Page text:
Gary Gensler, President Joe Biden’s nominee to lead the Securities and Exchange Commission, said investors increasingly “want to see climate risk disclosures” when weighing potential investment opportunities, and that his enforcement priorities would include protecting senior investors and going after Ponzi schemes if he were confirmed, speaking during a nomination hearing before the U.S. Senate Committee on Banking, Housing, and Urban Affairs Tuesday.
Gensler, who was nominated to succeed former Chair Jay Clayton, testified remotely before the committee, which also included testimony from Rohit Chopra, Biden’s nominee to be director of the Consumer Financial Protection Bureau (CFPB). Senators questioned Gensler on the need for disclosure of diversity (or lack thereof) in corporate boardrooms and about the role proxy advisory firms play in the proxy process. During his testimony, Gensler said he expected climate risk disclosures would aid more than investors.
“I think issuers would benefit from such guidance, so I think through good economic analysis, working with the staff, and putting it out to the public to get feedback on this, this is something the commission, if I’m confirmed, would work on,” he said.
Several Republican senators, including Sen. Pat Toomey (R-Pa.), were skeptical that relatively minor financial expenditures by corporations in political spending, for example, should have to be disclosed to investors. Gensler noted that the Supreme Court had already defined materiality and did so in a way that benefited investors.
“The courts have helped define this that it’s the investor community that gets to decide what’s material to them; it’s not a government person like myself,” he said. “It’s all about that reasonable investor, and if they think it’s significant in the mix of information, I’m going to be guided by that.”
Toomey also raised his misgivings about agencies participating in what critics have called “regulation by enforcement,” in which they argue a regulatory body uses enforcement to try and affect compliance, akin to following a rule without having to go through that extensive process. In a petition last year, the Financial Services Institute criticized the commission’s Share Class Selection Disclosure Initiative as an example.
Sen. Steve Daines (R-Mont.) expressed concerns that the SEC was basing enforcement actions on previous settlements or guidance, and asked Gensler to clarify when enforcement would be appropriate, as opposed to guidance or rulemaking.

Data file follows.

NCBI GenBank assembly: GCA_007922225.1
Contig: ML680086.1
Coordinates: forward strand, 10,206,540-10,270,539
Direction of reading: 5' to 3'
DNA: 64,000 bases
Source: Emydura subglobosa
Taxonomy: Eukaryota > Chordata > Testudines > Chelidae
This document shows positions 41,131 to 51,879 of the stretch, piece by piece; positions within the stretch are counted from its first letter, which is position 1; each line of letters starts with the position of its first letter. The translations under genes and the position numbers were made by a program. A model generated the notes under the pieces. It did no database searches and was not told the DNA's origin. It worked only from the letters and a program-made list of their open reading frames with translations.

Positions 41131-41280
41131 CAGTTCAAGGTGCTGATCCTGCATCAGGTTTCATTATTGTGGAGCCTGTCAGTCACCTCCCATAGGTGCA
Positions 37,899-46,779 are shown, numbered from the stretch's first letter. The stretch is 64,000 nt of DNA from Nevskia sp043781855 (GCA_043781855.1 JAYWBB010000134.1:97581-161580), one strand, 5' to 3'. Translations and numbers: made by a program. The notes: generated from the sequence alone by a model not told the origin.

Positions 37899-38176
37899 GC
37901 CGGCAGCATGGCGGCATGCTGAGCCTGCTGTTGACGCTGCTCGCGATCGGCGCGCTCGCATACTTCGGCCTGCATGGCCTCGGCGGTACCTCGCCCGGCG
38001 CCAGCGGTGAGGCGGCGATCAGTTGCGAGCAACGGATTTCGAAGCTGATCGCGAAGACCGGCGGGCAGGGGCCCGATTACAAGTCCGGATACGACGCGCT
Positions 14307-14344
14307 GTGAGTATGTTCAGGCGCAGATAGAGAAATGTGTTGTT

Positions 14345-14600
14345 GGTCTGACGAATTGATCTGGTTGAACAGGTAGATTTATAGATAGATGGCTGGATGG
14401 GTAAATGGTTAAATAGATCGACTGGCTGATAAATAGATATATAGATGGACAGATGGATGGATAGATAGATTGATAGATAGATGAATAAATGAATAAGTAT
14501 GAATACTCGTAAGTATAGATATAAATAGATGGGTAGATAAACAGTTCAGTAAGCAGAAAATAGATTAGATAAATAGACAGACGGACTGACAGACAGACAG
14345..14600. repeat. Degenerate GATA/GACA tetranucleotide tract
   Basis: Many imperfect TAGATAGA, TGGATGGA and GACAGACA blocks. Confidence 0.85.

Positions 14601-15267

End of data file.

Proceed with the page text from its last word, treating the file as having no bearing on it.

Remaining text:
“If there’s a rulemaking, that’s very different than enforcement. [Enforcement’s] about using the facts of the law and resources to change market behavior,” Gensler said. “If there’s a bunch of small fraud shops, you have to go after them, but after the first four, five or six you go after, maybe the others start to clean up their behavior.”
Gensler detailed his thoughts on the recent GameStop saga, arguing the rise in no-fee trading platforms offered greater access for novice investors but also raised new challenges for an agency predicated on the tenet of investor protection, particularly in how to help investors when apps “gamify” the investing process.
“It raises this interesting question about, what does it mean when balloons and confetti are dropping and you have behavioral prompts to get investors to do more transactions on what appears to be this free trading app, but then there’s this payment behind the scenes, this payment for order flow?” he said. “I think we’re going to need to study that and see what it means for our marketplace.”
Regulation Best Interest’s implementation and other issues affecting advisors were not raised during the course of the hearing.
Gensler’s nomination received support from the Consumer Federation of America and the North American Securities Administrators Association (NASAA). In a letter to the committee, NASAA President Lisa Hopkins cited Gensler’s tenure as the head of the CFTC during the Obama administration and his role as chairman of the Maryland Financial Consumer Protection Commission as evidence that he would focus on the SEC’s “traditional” role in protecting investors.
“This is critical, given the abundance of issues the SEC presently confronts that directly implicate ‘Mom and Pop’ investors, including but not limited to the scope and size of the private offering framework, and the implementation and potential revision of Regulation Best Interest,” she wrote.
But representatives from the Competitive Enterprise Institute wanted senators to question Gensler on his regulatory approach, with Research Fellow Richard Morrison warning that SEC proposals for ESG goals could “choke off capital flows to industries that are legal yet politically disfavored.”
Senior Fellow John Berlau hoped Gensler would keep other rules in place.
“They should also encourage him to not roll back recent liberalizations of the ‘accredited investor’ rule to allow knowledgeable, non-wealthy investors to invest in early-stage private companies and to look at liberalizing the rule further to promote more equality of opportunity among investors,” he said, referring to last year’s rule that expanded the accredited investor definition.
Committee Chairman Sherrod Brown (D-Ohio) said senators would have until Friday to submit additional written questions, with responses from Gensler and Chopra expected by the following Monday, saying the reason for the shortened time period was to move on nominations quickly.